I can’t believe how long it’s been since my last blog entry. The past couple of months have flown by out here on the river. From preparing for winter to raking up piles of leaves to baking bread, It seems as though I keep pretty busy. Not to mention taking care of 3 cats, 3 chickens and Ginger Snap! The Chickens are getting so big now. They’ve lost their chirps and are now clucking. They are so comical when we let them roam around the property. The other day Millie got her first worm. She was so proud of herself! She did not want to share with the other 2 chicks, not at all! We are thinking about adding a miniature goat to our backyard farm. they are so adorable! Most of our scraps go to the animals or the composter but a goat would eat up a lot of the old veggies and flowers.
One of the chores I have taken up is the processing of the walnuts that grow on our two trees. We have a black walnut tree that didn’t give us much yield this year (it sure gave us lots of leaves to pick up). The other tree is an English walnut tree. We are still getting nuts falling from that tree.
Harvesting walnuts is something I never dreamed about doing but I sure have learned about the process these past few months. We have containers of English walnuts in various stages sitting under the awning, drying in the window and on the shelves. After the last storm, I went out and picked up another bin of them, ready to start the hulling all over!
The flavor of these walnuts is so fresh and good. It’s great to have them ready for baking at a moments notice. One of my favorite treats is to get a scoop of vanilla ice cream and top it with a little homemade jam and fresh chopped English walnuts.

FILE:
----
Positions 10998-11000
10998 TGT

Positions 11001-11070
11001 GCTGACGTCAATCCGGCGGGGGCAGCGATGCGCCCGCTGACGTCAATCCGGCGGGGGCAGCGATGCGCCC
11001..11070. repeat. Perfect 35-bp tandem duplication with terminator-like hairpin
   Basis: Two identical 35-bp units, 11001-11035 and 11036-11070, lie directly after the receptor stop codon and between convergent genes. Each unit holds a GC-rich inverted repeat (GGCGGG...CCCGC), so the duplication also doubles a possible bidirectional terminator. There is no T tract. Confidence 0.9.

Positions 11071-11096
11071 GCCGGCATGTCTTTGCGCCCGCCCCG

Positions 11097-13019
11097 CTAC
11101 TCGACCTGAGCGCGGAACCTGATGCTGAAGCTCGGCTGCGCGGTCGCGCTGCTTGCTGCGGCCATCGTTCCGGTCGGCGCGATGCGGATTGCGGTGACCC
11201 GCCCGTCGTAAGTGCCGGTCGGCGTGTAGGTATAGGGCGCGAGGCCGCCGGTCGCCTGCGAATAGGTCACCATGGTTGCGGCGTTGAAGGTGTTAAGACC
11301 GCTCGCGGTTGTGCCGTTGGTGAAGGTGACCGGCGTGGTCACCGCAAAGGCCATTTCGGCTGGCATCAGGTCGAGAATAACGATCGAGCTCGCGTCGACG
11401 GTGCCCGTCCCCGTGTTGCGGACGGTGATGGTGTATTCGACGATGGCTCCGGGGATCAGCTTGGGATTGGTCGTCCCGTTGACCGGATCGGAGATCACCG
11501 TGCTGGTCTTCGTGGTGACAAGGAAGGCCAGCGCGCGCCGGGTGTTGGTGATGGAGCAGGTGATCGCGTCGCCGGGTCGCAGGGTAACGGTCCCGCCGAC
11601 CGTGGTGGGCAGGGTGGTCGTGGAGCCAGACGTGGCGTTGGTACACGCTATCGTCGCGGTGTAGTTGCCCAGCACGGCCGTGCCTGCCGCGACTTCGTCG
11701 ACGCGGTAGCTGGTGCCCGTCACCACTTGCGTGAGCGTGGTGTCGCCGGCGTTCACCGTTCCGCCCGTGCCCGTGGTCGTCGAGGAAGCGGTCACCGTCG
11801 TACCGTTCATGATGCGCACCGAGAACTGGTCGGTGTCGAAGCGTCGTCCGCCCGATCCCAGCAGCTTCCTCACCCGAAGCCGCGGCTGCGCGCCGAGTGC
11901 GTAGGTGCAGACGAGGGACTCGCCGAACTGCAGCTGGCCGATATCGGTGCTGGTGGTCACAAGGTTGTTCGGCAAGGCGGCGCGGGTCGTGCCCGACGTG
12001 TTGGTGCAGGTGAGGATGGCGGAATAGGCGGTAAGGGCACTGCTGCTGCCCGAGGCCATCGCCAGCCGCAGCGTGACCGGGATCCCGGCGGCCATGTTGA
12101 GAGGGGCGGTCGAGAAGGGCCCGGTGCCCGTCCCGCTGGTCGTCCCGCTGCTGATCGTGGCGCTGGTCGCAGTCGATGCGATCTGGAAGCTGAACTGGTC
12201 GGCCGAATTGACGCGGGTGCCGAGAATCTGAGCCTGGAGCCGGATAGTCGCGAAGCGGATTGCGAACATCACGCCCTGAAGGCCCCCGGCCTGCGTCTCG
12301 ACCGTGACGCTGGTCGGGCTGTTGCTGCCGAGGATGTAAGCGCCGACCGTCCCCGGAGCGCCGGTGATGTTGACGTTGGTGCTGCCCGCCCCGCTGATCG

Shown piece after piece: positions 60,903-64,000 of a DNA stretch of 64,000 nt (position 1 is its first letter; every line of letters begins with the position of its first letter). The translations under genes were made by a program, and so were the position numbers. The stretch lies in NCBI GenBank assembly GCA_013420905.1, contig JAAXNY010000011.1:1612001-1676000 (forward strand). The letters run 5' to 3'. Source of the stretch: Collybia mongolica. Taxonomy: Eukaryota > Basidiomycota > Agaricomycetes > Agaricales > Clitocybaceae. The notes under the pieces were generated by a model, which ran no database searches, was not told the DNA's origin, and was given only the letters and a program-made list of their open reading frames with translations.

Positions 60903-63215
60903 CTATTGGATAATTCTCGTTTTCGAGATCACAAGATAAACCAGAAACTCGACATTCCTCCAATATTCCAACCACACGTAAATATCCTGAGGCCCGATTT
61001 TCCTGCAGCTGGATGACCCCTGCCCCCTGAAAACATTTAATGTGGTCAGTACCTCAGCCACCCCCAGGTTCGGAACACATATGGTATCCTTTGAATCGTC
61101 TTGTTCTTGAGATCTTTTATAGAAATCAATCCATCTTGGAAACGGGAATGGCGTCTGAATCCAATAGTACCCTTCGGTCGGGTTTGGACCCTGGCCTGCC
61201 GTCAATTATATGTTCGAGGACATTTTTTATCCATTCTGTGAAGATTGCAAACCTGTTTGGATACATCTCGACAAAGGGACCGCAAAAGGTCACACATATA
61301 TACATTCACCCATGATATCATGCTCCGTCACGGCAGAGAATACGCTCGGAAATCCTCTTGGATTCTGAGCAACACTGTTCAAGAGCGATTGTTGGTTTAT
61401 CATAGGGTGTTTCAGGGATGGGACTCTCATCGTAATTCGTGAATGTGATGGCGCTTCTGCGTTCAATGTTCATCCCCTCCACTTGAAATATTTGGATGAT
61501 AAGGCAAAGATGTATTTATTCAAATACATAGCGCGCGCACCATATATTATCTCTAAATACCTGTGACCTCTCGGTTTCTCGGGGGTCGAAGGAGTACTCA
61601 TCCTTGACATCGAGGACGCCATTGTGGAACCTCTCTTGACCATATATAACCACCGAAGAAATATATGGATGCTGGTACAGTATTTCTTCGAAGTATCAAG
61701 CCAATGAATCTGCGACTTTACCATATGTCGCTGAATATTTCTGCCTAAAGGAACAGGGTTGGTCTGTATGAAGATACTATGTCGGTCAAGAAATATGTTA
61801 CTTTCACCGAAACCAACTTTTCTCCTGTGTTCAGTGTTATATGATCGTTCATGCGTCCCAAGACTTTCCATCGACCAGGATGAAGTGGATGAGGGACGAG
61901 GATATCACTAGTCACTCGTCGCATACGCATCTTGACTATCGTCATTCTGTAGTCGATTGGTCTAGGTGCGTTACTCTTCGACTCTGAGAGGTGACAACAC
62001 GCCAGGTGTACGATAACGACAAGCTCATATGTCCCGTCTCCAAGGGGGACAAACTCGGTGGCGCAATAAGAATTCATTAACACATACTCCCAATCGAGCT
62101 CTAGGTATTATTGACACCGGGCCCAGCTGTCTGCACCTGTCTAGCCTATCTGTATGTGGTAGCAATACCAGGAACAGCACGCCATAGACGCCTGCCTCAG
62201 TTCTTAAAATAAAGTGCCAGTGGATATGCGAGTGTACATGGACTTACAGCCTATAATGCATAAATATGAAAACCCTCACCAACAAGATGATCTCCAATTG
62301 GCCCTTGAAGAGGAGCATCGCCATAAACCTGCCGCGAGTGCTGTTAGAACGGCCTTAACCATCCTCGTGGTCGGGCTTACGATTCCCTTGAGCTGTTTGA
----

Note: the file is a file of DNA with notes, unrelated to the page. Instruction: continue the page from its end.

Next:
So, you ask, how do you process? First of all, the walnuts begin to fall in late August. At this time, most of the husks are still green but are starting to crack and change color. A lot of them have walnut husk fly larvae on them but this does not hurt the nut inside the shell. It took me a little while to get over that part of the process! Start gathering the walnuts and removing the husk. This is rather messy so I have some heavy duty rubber gloves I use for processing black and English walnuts! Place the husked nut in a large bucket of water. Soak the walnut in the shell for a couple of hours, changing the water several times. Pour the used water in the gutter or dirt, not around plants or wells as there is a slight toxicity to the black tarry stuff that surrounds the shell.
After the walnuts soak, brush off the remaining tarry substance with a small wire brush while dipping the nut in the bucket of water. Once all the black is off, place onto drying sheets and set out in the sun or in a window that gets sun for several days. If you can’t leave in the sun, place in the oven without turning it on for several days.
Crack one open to check for moisture. You will find that cured nuts have a bit of oiliness but are dry when you bite them. Store untracked nuts in ziplock bags. Store cracked and shelled walnuts in air tight container. If storing for longer periods, store in the freezer. I will be adding various recipes I have found to use walnuts in!